Tuesday, April 04, 2006

Laborers start week of protests against McDonald's

By Dominick E. Tao
Alligator Writer

The same group of farm workers that succeeded in a boycott against Taco Bell in 2005 is now targeting McDonald's, and their first protest was under the golden arches on Northwest 13th Street.

On Sunday, more than 50 members of the Coalition of Immokalee Workers, an organization of Florida farm laborers, demanded increased wages for workers who pick tomatoes for McDonald's.

"The CIW influenced Taco Bell. If McDonald's doesn't heed the warning, another national boycott might change things," said Jonathan Skeet Surrency, 19, a protester from Gainesville.

The coalition is on a weeklong, nationwide tour calling for McDonald's to pressure its tomato suppliers to pay its workers "one cent more" per pound for the tomatoes they pick.

They hope this tour will be as successful as their 2005 Taco Bell boycott, which resulted in an agreement with Taco Bell's parent company to raise workers' profits from 40 cents to 72 cents for each bucket of tomatoes.

Even though the protesters' chants were in Spanish, their colorful signs were clear.

"Sub-poverty wages make me grimace," was written across the chest of a distressed-looking cutout of Grimace, one of McDonald's mascots.

"I'm not lovin' it," read another.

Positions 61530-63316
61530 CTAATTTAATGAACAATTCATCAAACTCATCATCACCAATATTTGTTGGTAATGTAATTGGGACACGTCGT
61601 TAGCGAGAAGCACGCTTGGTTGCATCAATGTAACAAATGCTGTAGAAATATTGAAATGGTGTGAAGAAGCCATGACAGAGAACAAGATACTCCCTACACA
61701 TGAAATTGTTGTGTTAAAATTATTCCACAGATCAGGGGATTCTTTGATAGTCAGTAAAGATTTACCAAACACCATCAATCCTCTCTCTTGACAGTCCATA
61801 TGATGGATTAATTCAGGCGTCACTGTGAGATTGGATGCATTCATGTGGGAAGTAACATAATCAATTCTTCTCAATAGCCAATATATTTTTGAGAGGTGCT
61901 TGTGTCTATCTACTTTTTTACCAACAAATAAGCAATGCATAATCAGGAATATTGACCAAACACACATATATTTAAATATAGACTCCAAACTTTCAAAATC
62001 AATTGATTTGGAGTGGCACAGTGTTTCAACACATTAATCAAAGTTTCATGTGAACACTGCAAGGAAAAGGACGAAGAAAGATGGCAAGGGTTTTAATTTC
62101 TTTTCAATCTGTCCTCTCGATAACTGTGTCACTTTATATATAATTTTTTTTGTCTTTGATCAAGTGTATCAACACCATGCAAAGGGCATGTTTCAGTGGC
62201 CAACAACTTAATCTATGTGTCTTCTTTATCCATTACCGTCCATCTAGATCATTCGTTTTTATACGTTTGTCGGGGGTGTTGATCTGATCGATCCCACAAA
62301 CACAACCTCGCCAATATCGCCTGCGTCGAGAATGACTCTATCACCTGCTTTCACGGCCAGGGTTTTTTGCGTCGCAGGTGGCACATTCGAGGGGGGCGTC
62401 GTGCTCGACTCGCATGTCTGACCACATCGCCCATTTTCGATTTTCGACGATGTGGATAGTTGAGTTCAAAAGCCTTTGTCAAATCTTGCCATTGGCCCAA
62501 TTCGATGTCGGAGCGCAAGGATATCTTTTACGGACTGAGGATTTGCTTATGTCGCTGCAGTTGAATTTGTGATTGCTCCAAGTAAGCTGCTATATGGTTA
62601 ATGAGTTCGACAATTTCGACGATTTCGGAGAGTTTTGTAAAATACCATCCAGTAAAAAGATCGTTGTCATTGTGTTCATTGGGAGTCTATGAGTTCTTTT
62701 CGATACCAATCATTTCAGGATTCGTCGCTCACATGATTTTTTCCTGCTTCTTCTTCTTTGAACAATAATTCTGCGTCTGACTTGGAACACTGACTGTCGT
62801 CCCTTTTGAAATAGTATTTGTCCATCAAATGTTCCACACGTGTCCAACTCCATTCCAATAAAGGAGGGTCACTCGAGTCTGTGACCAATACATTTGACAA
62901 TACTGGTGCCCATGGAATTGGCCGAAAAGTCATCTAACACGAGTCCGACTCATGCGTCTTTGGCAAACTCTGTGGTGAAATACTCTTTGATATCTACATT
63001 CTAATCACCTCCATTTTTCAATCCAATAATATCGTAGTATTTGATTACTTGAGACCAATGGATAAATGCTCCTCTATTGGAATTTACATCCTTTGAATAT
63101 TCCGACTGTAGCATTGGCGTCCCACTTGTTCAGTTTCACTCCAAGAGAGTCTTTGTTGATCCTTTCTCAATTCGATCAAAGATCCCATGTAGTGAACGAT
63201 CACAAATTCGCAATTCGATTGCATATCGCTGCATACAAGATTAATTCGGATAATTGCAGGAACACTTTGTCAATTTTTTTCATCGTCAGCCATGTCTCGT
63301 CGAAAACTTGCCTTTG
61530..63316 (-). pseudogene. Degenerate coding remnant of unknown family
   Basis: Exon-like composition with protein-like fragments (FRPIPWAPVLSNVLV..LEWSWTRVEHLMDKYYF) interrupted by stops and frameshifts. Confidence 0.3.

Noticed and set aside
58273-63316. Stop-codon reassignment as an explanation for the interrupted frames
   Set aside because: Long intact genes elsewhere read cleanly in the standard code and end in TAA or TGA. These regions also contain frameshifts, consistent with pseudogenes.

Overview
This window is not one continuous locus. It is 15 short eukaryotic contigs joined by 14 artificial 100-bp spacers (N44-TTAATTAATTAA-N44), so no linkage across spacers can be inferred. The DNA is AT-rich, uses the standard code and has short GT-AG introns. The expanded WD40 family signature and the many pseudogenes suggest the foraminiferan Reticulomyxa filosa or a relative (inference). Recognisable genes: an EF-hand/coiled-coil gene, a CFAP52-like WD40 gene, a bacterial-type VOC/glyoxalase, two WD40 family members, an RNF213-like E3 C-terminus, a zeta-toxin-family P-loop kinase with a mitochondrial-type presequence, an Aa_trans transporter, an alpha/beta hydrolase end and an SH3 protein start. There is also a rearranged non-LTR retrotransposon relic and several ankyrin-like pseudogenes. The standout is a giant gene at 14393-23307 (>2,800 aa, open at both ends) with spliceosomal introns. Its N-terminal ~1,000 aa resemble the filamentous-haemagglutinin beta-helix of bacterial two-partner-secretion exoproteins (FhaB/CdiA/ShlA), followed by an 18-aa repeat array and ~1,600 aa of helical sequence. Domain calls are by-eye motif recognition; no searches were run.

Translated, one of their chants was "The Clown. You're lying. You're buying cheap tomatoes."

But representatives from McDonald's Corp. said the company is not contributing to unfair labor practices.

"The coalition needs to take a hard look at what our suppliers are doing," said William Whitman, McDonald's Corp.'s director of media relations.

Whitman said the company's suppliers abide by standards that already meet or exceed the coalition's current demands.

Most of the protesters are Hispanic farm workers from Immokalee, Fla., an agricultural community near Alligator Alley.

They are taking time off work to picket in the weeklong tour, said Julia Perkins, one of the coalition's organizers.

"It's important for the workers to come out and have their voices heard," Perkins said.

"They chose to leave work to do this."

Protester Michael Phelan, a part-time Florida resident from Maine, said McDonald's is targeting college students with its products.

"Students should know where their money's going," he said.

On Saturday, the coalition plans to picket outside the rock 'n' roll-themed McDonald's restaurant in downtown Chicago. The coalition will be joined by several other groups, said Calendario Vasquez, one of the coalition's organizers.


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